My personal inclination is towards having a government that is large enough to support a strong social safety net, but as limited as possible beyond that. While a government too big will be tempted to use its powers to coerce individuals (thus violating the principle of equal moral agency), a government too small may mean third parties effectively have the power to coerce individuals, for example via economic means. There needs to be a balance somewhere in the middle. In my opinion, a government that provides a moderate welfare state particularly in healthcare, education and looking after the unemployed, but otherwise respecting the free market and international free trade, as well as private ownership of industries, provides the best balance. I am also a libertarian gradualist, in that I believe the size of government should be reduced when it will no longer adversely affect anyone's liberty as a result, and we should strive to make this situation a possibility in the longer term.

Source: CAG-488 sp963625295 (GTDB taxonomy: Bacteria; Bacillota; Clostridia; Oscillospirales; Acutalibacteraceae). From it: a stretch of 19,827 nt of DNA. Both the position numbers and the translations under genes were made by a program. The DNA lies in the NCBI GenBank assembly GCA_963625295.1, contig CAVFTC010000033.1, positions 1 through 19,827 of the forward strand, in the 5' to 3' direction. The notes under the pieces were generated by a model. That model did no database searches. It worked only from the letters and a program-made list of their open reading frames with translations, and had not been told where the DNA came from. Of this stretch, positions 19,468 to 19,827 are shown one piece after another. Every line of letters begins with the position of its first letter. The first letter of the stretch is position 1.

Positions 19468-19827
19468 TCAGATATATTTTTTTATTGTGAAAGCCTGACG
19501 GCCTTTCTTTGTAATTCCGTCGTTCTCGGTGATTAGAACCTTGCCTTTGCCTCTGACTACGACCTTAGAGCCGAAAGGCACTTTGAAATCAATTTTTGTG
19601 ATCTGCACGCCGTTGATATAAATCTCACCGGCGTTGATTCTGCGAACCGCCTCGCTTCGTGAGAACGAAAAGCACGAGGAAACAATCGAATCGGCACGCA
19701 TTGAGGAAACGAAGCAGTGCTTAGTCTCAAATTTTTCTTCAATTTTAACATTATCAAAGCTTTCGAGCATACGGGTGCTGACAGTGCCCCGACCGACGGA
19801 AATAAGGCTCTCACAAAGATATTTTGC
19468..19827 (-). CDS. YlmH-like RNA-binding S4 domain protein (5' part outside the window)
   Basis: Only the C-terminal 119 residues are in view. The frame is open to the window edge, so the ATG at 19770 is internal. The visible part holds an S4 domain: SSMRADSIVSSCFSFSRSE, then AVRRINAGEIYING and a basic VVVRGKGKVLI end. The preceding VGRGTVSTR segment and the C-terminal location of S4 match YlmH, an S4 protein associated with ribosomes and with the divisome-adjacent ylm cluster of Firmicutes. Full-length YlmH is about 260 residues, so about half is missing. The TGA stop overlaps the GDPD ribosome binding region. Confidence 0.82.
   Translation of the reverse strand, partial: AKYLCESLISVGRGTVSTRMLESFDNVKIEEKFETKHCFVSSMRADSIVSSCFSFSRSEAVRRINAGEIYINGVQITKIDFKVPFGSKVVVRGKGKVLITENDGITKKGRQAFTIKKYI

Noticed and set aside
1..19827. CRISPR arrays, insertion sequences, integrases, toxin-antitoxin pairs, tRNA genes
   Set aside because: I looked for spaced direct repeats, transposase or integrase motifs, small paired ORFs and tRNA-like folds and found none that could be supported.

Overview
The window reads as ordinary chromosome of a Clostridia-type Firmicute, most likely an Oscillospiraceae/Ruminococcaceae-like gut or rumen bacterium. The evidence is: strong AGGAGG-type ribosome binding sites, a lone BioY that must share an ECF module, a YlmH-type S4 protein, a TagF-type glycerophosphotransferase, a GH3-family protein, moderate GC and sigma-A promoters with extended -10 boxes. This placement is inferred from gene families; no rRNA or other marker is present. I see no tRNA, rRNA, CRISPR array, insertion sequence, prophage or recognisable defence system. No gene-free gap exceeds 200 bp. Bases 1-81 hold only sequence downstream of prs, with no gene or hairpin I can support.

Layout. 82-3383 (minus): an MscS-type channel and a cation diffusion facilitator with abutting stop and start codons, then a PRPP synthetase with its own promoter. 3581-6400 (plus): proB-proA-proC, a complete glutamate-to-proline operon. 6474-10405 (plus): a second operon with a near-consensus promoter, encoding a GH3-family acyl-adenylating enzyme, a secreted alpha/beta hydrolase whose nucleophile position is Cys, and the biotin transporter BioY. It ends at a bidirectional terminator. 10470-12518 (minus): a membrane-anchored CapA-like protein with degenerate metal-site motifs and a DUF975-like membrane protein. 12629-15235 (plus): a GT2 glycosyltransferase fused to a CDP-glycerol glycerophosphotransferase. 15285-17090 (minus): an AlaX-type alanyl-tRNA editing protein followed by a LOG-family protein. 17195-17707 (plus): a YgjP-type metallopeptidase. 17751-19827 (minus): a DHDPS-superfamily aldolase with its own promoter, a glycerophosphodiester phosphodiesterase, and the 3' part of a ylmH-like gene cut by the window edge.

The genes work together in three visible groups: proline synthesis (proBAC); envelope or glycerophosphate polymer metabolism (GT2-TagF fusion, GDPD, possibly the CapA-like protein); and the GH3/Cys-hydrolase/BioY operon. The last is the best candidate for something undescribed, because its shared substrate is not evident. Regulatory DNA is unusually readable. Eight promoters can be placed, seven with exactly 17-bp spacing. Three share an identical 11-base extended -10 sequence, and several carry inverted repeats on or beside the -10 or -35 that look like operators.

What About Social Issues? While moral libertarians do not always have to support smaller government in an economic sense, we do need to stay true to the principle of equality of moral agency when it
comes to cultural and moral matters. In my opinion, governments should be as neutral as possible in cultural and moral controversies. Here, the role of government is to maintain the free market of ideas, by maintaining the rule of law and the safety of individuals, so people can speak up without fear. The government taking sides is generally incompatible with respecting the equality of moral agency, because that would mean individuals making decisions in the government (e.g. presidents, prime ministers, members of parliament or congress) having greater moral agency than private individuals. Even if the government takes sides based on majority mandate, it would still mean that individuals with the majority view have greater moral agency than individuals with the minority view. Unlike the economy and national security, most cultural and moral issues are not unavoidably collective, and should be de-collectivized as much as possible so that individuals can truly have equal moral agency over these issues. It is due to this reason that I support marriage privatization, for example. In this sense, I do believe that moral libertarians should mostly, if not always, support smaller government.